Keep up with the ever-evolving AI landscape
Unlock exclusive AI content by subscribing to our newsletter!!
February 20, 2020
by Ian Firth Speechmatics 19 February 2020
Automatic Speech Recognition (ASR) used to be limited to science fiction. You may recall Star Trek’s Captain Picard interrogating his ship’s computer via voice interface. Thirty years on from The Next Generation, we discover speech recognition technology deeply integrated into our lives both at home and at work.
In fact, the speech recognition technology market is in a huge growth cycle, expected to be valued at a staggering $USD4.1 billion in 2024.
The ASR industry has come a long way since commercially available speech-to-text APIs became available. These systems are no longer relegated to relatively straightforward executions, such as the automatic subtitling of TV or film content, or turning on your lights at home. Complex integrations are deriving insight and analysis of voice data across a range of diverse industry sectors such as the financial services industry, healthcare, retail, and media and entertainment. Vendors can extract meaning from data that was previously unavailable – not only voice triggers, but entire conversations, languages and nuances across multiple speakers.
ASR technology is being used to offer real-time transcription, and extensively in the call center industry. Accurate speech recognition technology provides the call center with analysis of customer conversations to help deliver insight into purchasing habits, and gauge emotional sentiment throughout the customer service journey. It can also be used to prevent mis-selling, and ensure regulatory compliance by capturing and alerting organizations to the presence of potentially sensitive information during customer calls.
On a broader level, the technology enables a full-scale overhaul of customer experience, allowing call center teams, for example, to far more quickly understand what customers are saying and drive precise actions from there. It also aids the hearing-impaired and situationally-disadvantaged.
In the case of ASR, businesses should aspire to create enterprise applications that use voice data in real time, identifying context, punctuation and dialect with hundreds of languages, on-demand, worldwide. This not only creates more accurate and efficient results than human teams, but also maximizes revenue by reducing overhead and providing direct, tangible results to senior and board-level executives.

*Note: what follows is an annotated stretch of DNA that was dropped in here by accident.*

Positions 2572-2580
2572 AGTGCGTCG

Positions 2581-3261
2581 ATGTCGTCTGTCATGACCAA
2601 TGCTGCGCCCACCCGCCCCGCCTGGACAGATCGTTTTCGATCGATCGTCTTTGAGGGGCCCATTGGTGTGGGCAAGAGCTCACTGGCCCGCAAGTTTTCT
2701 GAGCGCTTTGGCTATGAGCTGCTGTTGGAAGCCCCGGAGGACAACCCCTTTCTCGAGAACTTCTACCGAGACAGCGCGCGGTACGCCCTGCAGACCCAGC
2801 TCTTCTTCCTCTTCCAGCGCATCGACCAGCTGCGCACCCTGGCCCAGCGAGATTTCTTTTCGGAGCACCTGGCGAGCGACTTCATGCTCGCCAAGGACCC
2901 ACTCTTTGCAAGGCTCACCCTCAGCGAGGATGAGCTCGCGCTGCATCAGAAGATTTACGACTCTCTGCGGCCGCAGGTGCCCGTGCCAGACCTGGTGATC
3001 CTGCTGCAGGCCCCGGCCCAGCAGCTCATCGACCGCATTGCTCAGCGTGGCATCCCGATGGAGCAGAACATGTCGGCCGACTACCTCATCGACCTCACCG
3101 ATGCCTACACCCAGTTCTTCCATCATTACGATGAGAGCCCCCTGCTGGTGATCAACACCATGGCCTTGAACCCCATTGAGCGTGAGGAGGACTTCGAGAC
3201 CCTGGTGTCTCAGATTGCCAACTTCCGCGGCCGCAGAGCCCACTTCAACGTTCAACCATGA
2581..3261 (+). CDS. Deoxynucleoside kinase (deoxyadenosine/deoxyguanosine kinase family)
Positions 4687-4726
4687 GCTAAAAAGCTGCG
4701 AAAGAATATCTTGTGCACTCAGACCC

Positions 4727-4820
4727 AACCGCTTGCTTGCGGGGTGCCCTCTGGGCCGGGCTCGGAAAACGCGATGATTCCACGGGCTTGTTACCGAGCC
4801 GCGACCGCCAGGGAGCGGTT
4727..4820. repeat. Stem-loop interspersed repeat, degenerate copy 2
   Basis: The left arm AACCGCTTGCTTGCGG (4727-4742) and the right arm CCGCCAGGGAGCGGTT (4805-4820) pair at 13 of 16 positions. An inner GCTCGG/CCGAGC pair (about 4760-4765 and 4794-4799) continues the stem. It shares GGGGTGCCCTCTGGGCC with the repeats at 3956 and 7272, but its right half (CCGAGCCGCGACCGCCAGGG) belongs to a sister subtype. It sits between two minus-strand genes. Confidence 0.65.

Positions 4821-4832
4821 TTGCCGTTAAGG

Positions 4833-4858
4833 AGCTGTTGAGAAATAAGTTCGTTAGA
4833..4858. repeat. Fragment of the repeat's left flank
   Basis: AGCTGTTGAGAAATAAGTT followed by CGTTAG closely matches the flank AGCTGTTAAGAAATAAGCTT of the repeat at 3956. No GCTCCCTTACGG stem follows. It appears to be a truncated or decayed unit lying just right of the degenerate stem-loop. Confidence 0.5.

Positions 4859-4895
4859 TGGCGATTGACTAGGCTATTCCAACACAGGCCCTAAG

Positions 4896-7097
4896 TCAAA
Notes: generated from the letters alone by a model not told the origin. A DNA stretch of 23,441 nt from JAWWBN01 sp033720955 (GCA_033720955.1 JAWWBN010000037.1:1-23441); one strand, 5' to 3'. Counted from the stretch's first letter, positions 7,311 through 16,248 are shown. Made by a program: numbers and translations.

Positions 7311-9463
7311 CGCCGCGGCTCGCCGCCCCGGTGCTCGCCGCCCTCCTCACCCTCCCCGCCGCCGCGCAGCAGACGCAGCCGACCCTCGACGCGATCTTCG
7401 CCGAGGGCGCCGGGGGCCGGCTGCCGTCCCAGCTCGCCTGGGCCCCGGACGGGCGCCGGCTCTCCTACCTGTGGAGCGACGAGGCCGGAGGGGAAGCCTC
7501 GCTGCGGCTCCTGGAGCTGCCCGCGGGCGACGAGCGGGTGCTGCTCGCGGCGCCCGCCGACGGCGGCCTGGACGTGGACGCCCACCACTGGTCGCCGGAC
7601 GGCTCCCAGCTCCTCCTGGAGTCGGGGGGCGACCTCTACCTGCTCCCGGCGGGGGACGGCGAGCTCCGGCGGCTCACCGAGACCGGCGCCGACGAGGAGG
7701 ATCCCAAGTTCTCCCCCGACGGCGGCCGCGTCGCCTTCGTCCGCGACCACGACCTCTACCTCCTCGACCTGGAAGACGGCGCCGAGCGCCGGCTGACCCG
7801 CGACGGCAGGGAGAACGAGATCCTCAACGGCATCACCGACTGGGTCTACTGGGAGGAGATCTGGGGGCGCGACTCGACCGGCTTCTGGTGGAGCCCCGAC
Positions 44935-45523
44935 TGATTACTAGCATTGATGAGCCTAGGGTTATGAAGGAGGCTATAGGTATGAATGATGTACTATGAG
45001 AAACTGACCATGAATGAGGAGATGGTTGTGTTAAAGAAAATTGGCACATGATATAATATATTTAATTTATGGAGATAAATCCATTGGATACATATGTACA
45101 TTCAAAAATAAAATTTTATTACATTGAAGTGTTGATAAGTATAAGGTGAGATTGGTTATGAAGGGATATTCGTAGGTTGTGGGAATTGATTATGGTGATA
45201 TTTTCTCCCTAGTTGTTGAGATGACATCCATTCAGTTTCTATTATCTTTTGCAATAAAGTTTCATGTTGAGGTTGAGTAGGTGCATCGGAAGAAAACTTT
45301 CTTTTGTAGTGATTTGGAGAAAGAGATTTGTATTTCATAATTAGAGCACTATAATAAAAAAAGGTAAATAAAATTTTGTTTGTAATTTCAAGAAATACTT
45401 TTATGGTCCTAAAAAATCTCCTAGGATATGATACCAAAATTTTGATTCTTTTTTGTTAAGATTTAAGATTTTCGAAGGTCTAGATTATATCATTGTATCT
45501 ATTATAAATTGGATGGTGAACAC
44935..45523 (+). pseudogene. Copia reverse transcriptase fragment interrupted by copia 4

The analysis of single streams of data (text, video or audio) will soon no longer be enough across the enterprise. In the coming months and years, an increasing number of vertical industries will start harnessing the ‘full signal’ of all three, streamlining processes, empowering workers, and ultimately amplifying the ability for organizations to scale and reallocate resources to more profit-building, strategic pursuits. By harnessing the boundless potential of machine learning, which ‘learns as you learn’, ASR providers can transform the efficiency, profitability of corporate services, optimizing existing workflows and opening the door to new, innovative forms of understanding their customers.
Ian Firth is VP of Products at Speechmatics, a British company which develops automatic speech recognition software based on recurrent neural networks and statistical language modeling.
You May Also Like
Generative AI Journeys with CDW UK's Chief TechnologistFeb 28, 2024
Qantm AI CEO on AI Strategy, Governance and Avoiding PitfallsFeb 14, 2024
Deloitte AI Institute Head: 5 Steps to Prepare Enterprises for an AI FutureJan 31, 2024
Athenahealth's Data Science Architect on Benefits of AI in Health CareJan 19, 2024